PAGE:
However, the defendant's contention is subverted by other evidence in the record. In late December of 1986, defendant sent a letter to plaintiff which again requested that the rent reduction be effective November 1, 1986. This letter was sent after plaintiff had submitted a proposal to the defendant which would have reduced their leased space to approximately 7,000 square feet, but which did not mention reduced rent for November. It appears that the effective date of any rent reduction was a point of negotiation between the parties, rather than an agreed term. Plaintiff continued to bill the defendants for rent throughout the negotiation process. The fact that plaintiff did not charge the defendant a late fee does not result in a conclusion that rent was not then due.

Defendants also contend that at subsequent negotiations no mention was made of the past due rent. We are persuaded by plaintiff's argument that a constant reminder of past due rent beyond sending monthly bills was not warranted.

The evidence and undisputed facts of this case support the trial court's conclusion that the lease agreement was not modified and that rents were due when plaintiff filed suit. It is clear that defendants requested that any newly agreed terms reducing rent be effective November 1, 1986. However, neither this term nor any other terms were ever finally agreed upon between the parties. The relationship of the parties deteriorated to such an extent that negotiations to restructure the lease were terminated before any new agreement could be reached. Therefore, the decision of the trial court that the lease was not modified is correct, and plaintiff is clearly entitled to recover past due rental. However, the total amount that plaintiff is entitled to recover in this case depends on a determination of whether the lease was terminated, an issue which must be determined on remand as we discuss in the next section of this opinion.


In the defendants' second assignment of error, they allege that the trial court erred in summarily concluding that the exercise of the lessor's privilege under the writ of sequestration by the plaintiff did not amount to an eviction of the defendants. Defendants assert that plaintiff's action entitled them to terminate the lease agreement, and that plaintiff's right to future rentals under the acceleration clause of the lease is cut off by the termination. Defendants argue that there are material issues of fact surrounding whether the seizure of property was so significant as to amount to an eviction.

Under Louisiana law, if a lessee fails to pay rent as it comes due, a lessor may elect one of two remedies. The lessor may hold the lessee liable for the rent due for the expired term of the lease and sue to dissolve the lease and evict the lessee, or the lessor may hold the lessee liable for the rent for both the expired and unexpired terms of the lease. Should the lessor choose the latter remedy, the lease remains in force and the lessee is accorded full rights under the lease. Henry Rose Mercantile Mfg. Co. v. Stearns, 154 La. 946, 98 So. 429 (1923); Kinchen v. Arnold, 60 So.2d 114 (La.App. 1st Cir. 1952). If the latter remedy is elected, the lessor's obligation to maintain the lessee in peaceable possession of the premises continues. LSA-C.C. Art. 2692; Henry Rose Mercantile Mfg. Co. v. Stearns, supra.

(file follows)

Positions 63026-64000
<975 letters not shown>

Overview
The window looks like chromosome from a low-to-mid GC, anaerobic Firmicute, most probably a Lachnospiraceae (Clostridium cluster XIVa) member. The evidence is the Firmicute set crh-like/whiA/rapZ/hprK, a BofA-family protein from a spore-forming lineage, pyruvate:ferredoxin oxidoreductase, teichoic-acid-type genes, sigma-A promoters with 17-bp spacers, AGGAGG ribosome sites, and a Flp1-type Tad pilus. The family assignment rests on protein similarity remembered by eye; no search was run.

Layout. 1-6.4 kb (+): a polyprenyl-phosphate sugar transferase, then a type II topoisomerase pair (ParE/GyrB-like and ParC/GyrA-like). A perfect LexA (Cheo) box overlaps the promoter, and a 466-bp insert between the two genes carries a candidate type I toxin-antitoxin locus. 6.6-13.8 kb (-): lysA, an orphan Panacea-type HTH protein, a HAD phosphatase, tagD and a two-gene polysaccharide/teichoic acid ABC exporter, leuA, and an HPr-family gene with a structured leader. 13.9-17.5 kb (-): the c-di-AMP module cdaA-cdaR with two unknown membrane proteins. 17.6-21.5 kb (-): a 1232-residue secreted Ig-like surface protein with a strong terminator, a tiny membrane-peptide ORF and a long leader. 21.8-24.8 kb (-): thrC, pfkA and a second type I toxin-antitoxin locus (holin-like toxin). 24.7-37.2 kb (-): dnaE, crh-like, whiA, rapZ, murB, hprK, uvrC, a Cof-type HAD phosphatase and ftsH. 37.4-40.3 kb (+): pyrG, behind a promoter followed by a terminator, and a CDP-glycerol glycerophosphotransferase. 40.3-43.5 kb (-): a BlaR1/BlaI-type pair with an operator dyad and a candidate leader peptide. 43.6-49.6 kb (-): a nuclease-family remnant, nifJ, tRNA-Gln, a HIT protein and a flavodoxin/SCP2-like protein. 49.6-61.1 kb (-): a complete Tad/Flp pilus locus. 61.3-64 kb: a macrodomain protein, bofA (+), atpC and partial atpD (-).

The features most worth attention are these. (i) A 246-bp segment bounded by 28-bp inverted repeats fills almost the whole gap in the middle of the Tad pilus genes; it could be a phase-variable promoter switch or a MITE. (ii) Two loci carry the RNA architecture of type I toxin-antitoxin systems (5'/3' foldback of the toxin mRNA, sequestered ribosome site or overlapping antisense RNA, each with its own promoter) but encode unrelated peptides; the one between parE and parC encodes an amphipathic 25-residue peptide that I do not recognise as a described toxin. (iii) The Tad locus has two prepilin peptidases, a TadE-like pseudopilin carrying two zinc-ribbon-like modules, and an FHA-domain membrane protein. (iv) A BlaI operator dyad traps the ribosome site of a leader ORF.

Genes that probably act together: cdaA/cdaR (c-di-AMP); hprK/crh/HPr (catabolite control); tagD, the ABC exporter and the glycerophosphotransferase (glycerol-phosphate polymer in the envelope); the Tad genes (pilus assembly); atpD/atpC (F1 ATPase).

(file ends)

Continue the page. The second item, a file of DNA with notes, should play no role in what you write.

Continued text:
LSA-C.C. Art. 2705 provides that the lessor has, for the payment of his rent and other obligations of the lease, a right of pledge on the movable effects of the lessee which are found on the leased premises. See also LSA-C.C. Art. 3218 and 3219. One claiming a lessor's privilege may have the property seized under a writ of sequestration.

In Henry Rose Mercantile Mfg Co. v. Stearns, supra, the Supreme Court found that a lessor suing for rents under the expired and unexpired terms of the lease must exercise caution in executing a writ of sequestration so that the lessee's possession is not "unnecessarily disturbed." See also Pylate v. Inabnet, 458 So.2d 1378 (La.App. 2d Cir. 1984); Bowers v. Greene, 386 So.2d 920 (La.App. 3d Cir. 1980); Salim v. Louisiana State Board of Education, 289 So.2d 554 (La.App. 3d Cir. 1974); Morgan v. Agriculture Enterprises, Inc., 127 So.2d 335 (La.App. 2d Cir. 1961); Lacour v. Myer, 98 So.2d 308 (La.App. 1st Cir. 1957); Young v. Eddy, 86 So.2d 243 (La.App. 1st Cir. 1956); Maggio v. Price, 1 So.2d 404 (La.App. 1st Cir. 1941); Pirkle Williams v. Shreveport Jitney Jungle, 140 So. 837 (La.App. 2d Cir. 1932); Fourchon Docks, Inc. v. Milchem Inc., 849 F.2d 1561 (5th Cir. 1988). Thus, if the disturbance is such that the lessee can no longer use the premises for the purposes intended, the lessor has breached its obligation to maintain the lessee in peaceable possession and the lessee is entitled to terminate the lease.